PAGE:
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Tuesday, 23 December 2014

Video : 430th FS "Back Door Gang" P-38 Lightnings in action over Germany - Color, 1945

Thx Louis !
Forwarded message - From: Louis Nève




Florennes Air Base  1945



From: Jean schoefs


Subject: 430th FS "Back Door Gang" P-38 Lightnings in action over Germany - Color, 1945

Newly discovered color film of the 430th FS, 474th FG, 9th Air Force. From the get go, the 474th was configured as a ground attack unit, but they also provided bomber escort and level bombing, led by Norden bomb sight equipped "Droop Snoots," which are shown here.
One of three P-38 squadrons in the 474th, the 430th's call sign was "Back Door," and its planes and pilots are featured in the film in the Spring of 1945 at their base in Florennes (A-78 Florennes / Juzaine, Belgium) a former Luftwaffe night fighter base.
https://www.youtube.com/watch?v=e64O_6XXk-M#t=13
Rough field operations caused difficult working conditions for 9th Air Force maintenance personnel. Here a crew prepares to use an external heater to warm a P-38 Lightning's  port engine so it can be started while an armorer works on the guns. - Florennes, Belgium Feb. 1945.



Two 9th Air Force camera men adjust 35mm motion picture cameras to the wings of a Lockheed P-38 fighter-bomber at Florennes air base. The cameras, specially constructed for the purpose, are used to obtain film footage for technical training, historical records and newsreels. - 1st Lt. James Bray (R) of NYC,  a former newsreel cameraman, shot down two ME-109's during a photographic mission in Africa.  On the left, is Cpl. Verl Luzens, of Bredford, Ohio.


Lockheed P-38 fighter-bombers, taxiing out for take-off on a dive-bombing mission. This specific mission was an armed reconnaissance on tank and motor transport of the "von Runstedt's"offensive, which at this time was within only 15 miles from this airfield. (Florennes Air Base)


That mud played no favorite is quite apparent from this photo of a Lockheed P-38 Lighting Fighter-bomber being towed out  after its landing gear bogged down in overshooting the runway in Florennes.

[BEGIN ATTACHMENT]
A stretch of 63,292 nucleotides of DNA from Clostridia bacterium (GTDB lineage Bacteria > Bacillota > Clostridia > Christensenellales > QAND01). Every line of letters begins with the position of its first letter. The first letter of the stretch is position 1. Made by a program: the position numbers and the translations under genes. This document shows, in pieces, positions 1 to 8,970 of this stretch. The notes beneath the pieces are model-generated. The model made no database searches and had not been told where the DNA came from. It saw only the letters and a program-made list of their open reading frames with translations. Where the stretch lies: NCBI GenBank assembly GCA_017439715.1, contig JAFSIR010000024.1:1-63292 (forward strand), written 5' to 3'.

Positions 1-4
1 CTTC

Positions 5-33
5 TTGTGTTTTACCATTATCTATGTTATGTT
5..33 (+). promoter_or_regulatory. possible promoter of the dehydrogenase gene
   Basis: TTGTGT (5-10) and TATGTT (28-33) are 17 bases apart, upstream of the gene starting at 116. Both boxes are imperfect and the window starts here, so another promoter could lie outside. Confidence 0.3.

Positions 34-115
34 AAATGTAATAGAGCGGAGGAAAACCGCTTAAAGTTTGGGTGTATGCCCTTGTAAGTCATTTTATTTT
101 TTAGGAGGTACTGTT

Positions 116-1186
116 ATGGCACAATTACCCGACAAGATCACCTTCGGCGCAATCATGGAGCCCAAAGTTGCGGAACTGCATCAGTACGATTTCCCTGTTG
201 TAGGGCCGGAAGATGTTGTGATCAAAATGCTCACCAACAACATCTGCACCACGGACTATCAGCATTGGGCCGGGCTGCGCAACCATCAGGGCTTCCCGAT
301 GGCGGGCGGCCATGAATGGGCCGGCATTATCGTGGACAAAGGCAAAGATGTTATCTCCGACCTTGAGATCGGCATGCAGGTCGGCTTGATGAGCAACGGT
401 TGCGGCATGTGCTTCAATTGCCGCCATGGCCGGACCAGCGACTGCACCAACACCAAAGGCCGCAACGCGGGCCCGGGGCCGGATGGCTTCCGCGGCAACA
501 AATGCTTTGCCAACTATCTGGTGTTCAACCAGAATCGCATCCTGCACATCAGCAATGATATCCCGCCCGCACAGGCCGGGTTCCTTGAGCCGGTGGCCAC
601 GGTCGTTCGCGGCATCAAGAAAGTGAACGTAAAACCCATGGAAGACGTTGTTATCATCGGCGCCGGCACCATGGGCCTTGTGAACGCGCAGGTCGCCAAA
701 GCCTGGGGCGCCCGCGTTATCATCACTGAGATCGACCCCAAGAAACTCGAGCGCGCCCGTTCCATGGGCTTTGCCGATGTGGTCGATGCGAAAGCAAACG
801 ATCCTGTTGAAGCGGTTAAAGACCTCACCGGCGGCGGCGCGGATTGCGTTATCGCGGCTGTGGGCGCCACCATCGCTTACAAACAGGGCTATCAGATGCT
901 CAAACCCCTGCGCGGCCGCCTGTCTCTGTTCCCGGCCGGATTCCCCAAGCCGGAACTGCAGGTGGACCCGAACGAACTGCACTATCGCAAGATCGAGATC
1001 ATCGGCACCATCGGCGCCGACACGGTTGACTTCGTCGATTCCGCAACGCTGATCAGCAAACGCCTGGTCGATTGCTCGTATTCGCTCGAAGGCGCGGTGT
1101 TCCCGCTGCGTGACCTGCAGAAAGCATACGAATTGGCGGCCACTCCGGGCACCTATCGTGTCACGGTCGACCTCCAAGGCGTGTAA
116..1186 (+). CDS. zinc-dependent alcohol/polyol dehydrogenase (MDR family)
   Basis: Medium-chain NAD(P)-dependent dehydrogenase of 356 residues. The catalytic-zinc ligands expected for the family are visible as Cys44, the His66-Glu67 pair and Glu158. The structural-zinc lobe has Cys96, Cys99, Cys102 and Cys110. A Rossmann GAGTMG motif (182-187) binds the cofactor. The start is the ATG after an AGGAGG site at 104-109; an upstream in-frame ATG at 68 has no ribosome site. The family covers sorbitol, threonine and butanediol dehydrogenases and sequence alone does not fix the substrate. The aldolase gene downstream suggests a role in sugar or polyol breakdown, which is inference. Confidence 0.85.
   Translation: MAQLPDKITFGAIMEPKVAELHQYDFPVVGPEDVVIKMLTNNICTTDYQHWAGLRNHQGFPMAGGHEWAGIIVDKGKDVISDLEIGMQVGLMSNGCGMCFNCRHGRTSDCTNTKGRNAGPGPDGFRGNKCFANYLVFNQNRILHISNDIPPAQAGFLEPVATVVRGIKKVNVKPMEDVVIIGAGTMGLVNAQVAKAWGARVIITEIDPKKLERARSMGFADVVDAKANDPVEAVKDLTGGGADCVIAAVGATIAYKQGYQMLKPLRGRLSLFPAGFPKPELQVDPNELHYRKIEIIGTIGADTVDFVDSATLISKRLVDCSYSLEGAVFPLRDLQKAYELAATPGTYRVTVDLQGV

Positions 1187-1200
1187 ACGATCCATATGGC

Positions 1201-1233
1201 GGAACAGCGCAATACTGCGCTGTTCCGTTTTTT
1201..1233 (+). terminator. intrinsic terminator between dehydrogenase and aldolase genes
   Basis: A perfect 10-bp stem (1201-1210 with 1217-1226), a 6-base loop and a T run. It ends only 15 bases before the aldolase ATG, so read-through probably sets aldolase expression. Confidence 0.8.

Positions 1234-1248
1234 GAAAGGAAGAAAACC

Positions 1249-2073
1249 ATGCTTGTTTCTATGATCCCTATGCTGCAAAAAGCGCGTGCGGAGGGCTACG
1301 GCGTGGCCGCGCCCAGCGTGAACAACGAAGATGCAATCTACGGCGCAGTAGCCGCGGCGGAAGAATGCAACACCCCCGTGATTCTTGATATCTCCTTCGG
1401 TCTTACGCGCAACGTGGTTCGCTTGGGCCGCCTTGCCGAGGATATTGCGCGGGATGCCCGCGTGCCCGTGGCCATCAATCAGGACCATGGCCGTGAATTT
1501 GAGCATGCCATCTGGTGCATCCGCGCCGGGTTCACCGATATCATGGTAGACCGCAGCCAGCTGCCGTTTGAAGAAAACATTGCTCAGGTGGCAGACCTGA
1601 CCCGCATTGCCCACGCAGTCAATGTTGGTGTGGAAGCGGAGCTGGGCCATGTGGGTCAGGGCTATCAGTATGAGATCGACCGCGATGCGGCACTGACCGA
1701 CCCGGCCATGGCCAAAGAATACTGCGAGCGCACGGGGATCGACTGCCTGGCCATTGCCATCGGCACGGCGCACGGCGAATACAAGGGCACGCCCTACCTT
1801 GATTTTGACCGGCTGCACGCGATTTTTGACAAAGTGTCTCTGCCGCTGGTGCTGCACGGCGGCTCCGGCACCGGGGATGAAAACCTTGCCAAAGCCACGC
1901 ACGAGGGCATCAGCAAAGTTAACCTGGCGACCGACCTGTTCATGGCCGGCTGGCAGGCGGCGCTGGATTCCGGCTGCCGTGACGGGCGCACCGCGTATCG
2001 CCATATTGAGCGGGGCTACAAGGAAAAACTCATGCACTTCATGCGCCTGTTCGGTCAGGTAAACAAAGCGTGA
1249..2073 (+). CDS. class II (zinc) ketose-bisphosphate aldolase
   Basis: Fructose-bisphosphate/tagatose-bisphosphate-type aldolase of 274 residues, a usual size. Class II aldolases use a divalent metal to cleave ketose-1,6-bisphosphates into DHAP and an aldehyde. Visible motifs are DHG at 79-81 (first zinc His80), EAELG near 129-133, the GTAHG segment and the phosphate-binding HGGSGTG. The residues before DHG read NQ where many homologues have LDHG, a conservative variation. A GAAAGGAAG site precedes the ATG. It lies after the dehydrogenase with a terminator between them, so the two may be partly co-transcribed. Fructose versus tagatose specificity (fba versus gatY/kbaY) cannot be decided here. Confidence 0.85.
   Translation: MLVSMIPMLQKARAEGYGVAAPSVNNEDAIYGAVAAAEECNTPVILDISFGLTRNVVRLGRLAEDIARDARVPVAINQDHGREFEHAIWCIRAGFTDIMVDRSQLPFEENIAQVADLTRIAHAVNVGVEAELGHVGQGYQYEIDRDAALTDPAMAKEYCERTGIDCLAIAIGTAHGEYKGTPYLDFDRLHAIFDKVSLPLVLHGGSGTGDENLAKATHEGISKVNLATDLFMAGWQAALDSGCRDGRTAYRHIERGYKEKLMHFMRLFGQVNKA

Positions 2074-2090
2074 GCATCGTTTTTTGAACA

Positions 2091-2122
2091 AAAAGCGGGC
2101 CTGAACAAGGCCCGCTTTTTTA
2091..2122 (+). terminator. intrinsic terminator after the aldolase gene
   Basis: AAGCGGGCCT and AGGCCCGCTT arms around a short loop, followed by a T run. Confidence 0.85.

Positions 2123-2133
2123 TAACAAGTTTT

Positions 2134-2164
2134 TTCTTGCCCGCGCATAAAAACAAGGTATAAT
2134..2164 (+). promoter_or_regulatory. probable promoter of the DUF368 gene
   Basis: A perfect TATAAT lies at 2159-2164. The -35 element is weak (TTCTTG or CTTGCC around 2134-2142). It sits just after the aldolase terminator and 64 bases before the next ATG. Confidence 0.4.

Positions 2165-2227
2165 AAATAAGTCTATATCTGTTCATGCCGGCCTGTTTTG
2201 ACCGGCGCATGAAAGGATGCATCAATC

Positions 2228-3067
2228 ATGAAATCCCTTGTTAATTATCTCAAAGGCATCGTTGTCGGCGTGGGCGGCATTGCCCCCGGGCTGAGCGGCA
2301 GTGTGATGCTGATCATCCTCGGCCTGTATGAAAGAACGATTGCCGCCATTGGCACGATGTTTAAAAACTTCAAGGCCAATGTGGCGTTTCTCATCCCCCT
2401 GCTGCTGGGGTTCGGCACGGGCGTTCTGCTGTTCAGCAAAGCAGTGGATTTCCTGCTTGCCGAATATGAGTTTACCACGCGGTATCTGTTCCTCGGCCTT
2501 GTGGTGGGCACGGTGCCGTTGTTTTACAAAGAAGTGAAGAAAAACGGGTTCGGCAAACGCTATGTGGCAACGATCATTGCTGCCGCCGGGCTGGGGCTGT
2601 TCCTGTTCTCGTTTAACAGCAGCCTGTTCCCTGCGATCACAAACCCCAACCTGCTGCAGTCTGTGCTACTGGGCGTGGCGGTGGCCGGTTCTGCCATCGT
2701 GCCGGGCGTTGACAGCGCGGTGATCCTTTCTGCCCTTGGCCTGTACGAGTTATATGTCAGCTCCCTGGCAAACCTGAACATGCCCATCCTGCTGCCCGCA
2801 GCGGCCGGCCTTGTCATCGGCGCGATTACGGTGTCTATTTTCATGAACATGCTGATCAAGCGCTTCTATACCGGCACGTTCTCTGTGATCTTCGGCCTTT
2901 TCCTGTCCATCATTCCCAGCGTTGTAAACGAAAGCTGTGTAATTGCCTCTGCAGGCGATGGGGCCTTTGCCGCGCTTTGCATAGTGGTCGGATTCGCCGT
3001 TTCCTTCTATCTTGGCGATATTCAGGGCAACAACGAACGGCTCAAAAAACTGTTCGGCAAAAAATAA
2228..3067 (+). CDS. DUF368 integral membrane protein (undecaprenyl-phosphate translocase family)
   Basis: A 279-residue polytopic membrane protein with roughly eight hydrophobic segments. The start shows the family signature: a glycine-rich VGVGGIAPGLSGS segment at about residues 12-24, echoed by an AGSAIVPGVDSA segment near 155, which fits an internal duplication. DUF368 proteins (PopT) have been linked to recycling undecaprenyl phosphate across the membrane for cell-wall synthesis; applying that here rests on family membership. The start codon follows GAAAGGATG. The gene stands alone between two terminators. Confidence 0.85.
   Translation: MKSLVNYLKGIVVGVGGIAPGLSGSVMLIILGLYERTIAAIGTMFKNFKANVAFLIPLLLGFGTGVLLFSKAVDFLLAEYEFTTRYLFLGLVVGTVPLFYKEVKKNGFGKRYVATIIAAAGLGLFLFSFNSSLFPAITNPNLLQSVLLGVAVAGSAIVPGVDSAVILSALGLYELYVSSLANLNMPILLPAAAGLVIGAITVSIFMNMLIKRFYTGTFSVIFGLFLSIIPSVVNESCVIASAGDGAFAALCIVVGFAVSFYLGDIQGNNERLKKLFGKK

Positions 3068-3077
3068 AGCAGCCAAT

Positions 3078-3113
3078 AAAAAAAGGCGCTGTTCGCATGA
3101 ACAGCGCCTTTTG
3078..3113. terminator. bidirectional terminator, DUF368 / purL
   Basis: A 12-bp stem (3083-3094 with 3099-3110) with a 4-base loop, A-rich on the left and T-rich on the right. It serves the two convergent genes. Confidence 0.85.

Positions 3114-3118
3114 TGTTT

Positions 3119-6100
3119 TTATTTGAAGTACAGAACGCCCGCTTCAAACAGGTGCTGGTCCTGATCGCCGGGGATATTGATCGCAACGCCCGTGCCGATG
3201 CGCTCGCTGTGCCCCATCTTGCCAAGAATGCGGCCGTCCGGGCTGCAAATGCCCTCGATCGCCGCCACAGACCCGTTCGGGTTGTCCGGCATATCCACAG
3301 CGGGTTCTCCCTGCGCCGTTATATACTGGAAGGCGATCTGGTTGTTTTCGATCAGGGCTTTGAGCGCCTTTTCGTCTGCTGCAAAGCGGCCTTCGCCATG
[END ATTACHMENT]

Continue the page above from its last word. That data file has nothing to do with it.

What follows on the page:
9th Air Force maintenance men overhaul a Lockheed P-38 Lighting fighter –bomber at Florennes airfield . Working around the clock, often in the rain and cold, the ground crewmen keep serviceable the planes that are eliminating or neutralizing enemy fortification and strong points impending the advance of U.S. ground troops.


P-38 Lightning Refueling. Note the B-26 Marauder in the background.

P-38s of the 370th Fighter Group - Florennes

When the group arrived, the expected to receive P-47 Thunderbolts on which they had trained stateside. However, much to the amazement of the Group Commander, Col. Howard F. Nichols, the 370th FG was informed by IX Fighter Command that they would be equipped with the Lockheed P-38 Lightning, a few of which had already arrived during the 18 days the group was in residence at Aldermaston. The latter base proved to be only a temporary stationing, as it was required for troop carrier operations; the 370th soon moved to RAF Andover. - Moved to Florennes 26th Sep.1944  till 27th Jan. 1945


Florennes  422nd  Night Fighter Sqdn.  -  16 Sep '44 to 6 Apr '45
P-61 Black Widow night fighter at the end of World War II. - From the 422nd NFS operating out of Florennes,  an up close look at P-61 "Lady GEN."

By December 1944, P-61s of the 422nd and 425th NFS were helping to repel the German offensive known as the 'Battle of the Bulge', with two flying cover over the town of Bastogne. Pilots of the 422nd and 425th NFS switched their tactics from night fighting to daylight ground attack, strafing German supply lines and railroads. The P-61's four 20 mm cannons proved highly effective in destroying large numbers of German locomotives and trucks. - By early 1945, German aircraft were rarely seen and most P-61 night kills were Ju 52s attempting to evacuate German officers under the cover of darkness.

The 422nd NFS produced three ace pilots and two radar operators, while the 425th NFS officially claimed none. Lt. Cletus "Tommy" Ormsby of the 425th NFS was officially credited with three victories. Ormsby was killed by friendly fire moments after attacking two Junkers Ju 87s on the night of 24 March 1945. His radar operator escaped with serious injuries, and was saved only by the quick actions of German surgeons. He later reported that they had successfully engaged and shot down both Ju 87s before being shot down themselves. This claim was corroborated by other 425th aircrew who were operating in the area at the time. To this day, many members of the 425th question why Lt. Ormsby was never credited with his final two kills, and "ace" status.

Florennes airfield